Henman works night shift to demolish Philippoussis

It was 8.48pm. The moon was up, Centre Court was in shadow, pigeons flew around wondering what so many people were shouting about, and Tim Henman raised his arms in victory having won the 40th Wimbledon singles match of his career.

No player left in the tournament has accumulated so many matches, and yet, as the nation knows only too well, the 29-year-old from Oxfordshire has yet to win the title.

Last night's dramatic win against Mark Philippoussis, 6-2, 7-5, 6-7, 7-6, sent Henman through to the quarter-finals, where he will play Mario Ancic, a young man bursting to emulate his compatriot, Goran Ivanisevic.

But that is for another day, and we have time to catch our breath and marvel at the twists and turns of the fifth-seeded Henman's contest against the 11th-seeded Philippoussis.

The tall, powerful Australian with the booming serve that earned him the nickname "Scud'' went into the match having beaten Henman in four of their previous six matches. That included his five-set win against the British No 1 in the fourth round in 2000.

Henman gained revenge, but not without taking his supporters on another journey in an emotional mixer for three hours and seven minutes.

The crescendo that greeted his moment of triumph matched anything we have witnessed on any of the three "People's Sundays''.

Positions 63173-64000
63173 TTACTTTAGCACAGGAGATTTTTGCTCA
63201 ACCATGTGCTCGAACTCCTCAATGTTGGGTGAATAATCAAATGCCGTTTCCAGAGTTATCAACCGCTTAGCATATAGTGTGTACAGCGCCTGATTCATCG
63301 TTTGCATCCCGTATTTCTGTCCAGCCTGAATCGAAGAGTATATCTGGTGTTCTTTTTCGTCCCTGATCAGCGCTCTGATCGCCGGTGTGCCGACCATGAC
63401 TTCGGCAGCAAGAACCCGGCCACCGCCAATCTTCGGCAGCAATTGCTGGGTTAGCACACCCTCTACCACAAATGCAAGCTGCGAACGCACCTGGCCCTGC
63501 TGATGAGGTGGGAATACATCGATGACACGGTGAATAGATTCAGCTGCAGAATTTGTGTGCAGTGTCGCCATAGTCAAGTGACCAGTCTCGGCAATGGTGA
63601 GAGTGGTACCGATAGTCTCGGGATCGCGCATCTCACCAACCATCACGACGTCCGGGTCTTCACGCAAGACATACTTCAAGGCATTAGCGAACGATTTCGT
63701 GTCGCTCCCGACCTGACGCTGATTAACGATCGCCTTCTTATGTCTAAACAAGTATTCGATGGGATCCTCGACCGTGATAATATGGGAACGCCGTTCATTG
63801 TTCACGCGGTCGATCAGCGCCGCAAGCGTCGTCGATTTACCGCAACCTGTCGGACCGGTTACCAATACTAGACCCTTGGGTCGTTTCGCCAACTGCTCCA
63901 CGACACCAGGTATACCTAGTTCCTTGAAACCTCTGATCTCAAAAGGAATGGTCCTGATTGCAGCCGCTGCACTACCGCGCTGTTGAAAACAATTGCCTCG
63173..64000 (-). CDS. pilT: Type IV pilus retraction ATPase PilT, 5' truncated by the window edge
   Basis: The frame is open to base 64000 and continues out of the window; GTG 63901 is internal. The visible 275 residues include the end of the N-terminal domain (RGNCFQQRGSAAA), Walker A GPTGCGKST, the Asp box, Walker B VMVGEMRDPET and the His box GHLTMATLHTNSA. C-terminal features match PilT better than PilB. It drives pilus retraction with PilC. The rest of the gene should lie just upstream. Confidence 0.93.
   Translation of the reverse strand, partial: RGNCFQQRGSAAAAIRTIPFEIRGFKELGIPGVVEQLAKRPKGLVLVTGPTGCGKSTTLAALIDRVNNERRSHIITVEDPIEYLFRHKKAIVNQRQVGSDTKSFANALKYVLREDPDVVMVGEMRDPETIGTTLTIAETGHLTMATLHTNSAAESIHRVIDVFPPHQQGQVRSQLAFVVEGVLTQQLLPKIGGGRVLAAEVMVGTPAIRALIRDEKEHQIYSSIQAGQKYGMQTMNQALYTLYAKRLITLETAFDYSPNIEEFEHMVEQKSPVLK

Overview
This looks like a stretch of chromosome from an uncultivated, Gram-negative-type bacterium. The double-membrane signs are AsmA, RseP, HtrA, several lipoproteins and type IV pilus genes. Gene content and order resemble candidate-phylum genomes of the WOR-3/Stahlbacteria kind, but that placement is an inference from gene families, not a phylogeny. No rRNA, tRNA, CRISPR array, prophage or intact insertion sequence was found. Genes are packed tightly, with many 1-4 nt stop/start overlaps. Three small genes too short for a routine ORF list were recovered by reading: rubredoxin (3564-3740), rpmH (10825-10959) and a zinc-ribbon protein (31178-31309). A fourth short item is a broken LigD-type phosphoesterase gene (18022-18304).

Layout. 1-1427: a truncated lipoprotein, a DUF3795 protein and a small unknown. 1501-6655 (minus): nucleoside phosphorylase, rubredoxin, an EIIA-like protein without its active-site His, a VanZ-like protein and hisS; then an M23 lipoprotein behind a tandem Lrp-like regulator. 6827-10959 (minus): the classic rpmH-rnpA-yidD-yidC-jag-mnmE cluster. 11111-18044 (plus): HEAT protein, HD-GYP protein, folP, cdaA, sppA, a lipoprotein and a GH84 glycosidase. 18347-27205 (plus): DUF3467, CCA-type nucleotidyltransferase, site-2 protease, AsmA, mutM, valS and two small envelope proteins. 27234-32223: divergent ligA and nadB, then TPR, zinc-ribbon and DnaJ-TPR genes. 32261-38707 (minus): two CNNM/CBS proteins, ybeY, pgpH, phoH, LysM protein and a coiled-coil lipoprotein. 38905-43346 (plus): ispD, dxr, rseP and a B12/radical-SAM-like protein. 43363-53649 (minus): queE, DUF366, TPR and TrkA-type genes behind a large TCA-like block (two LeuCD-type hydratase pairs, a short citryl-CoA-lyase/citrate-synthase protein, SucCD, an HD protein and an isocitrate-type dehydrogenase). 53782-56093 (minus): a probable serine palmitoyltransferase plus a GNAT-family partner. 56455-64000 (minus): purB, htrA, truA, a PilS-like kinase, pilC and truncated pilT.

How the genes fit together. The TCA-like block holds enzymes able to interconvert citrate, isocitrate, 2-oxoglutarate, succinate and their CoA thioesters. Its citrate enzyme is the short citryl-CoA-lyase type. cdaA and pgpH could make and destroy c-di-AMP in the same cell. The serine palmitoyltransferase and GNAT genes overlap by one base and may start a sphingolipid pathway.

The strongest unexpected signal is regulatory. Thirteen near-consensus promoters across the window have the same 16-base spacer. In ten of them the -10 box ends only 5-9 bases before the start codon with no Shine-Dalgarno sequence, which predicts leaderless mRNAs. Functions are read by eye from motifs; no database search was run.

"It's tough to make sense of it,'' Henman said immediately after it was over. "It was really intense out there. The quality of the play was so high all the time. I really had to stick in there. I had to keep fighting and stay strong mentally. I'm relieved to get through.''

Philippoussis, though bitterly disappointed, said: "Tim deserved to win. He definitely has the game to win it, but Ancic is a dangerous player.''

Events at the start of the match did not suggest that spectators would be leaving the grounds at twilight. In fact for two-and-a-half sets it seemed that Henman would wipe the court with Philippoussis, last year's beaten finalist. When Henman, two sets up, held to love for 2-2 in the third set the astonishing statistic was that he had dropped only seven points on his serve in the match. His domination of Philippoussis had been so complete that the Australian's serves, even those in the high 130mph range, were being treated with disdain by the confident Henman.

After three unconvincing displays en route to the last 16, Henman made the point that playing Philippoussis would be more straightforward ­ Philippoussis would hit big serves and move in to volley, and Henman's job was either to pass him or make him volley enough to make errors.

The scenario was precisely that, and Henman's early successes were made easier by the fact that his opponent was moving with all the mobility of an oak tree dressed in tennis whites. Philippoussis was lumbering and blundering. Not even Henman, at his most optimistic, would have expected his opponent to double-fault three times in one game, which he did in the fifth game of the opening set. He had already been broken in the first game, and his serving errors left him 4-1 down. Henman completed the opening set after only 24 minutes, having conceded only four points on serve.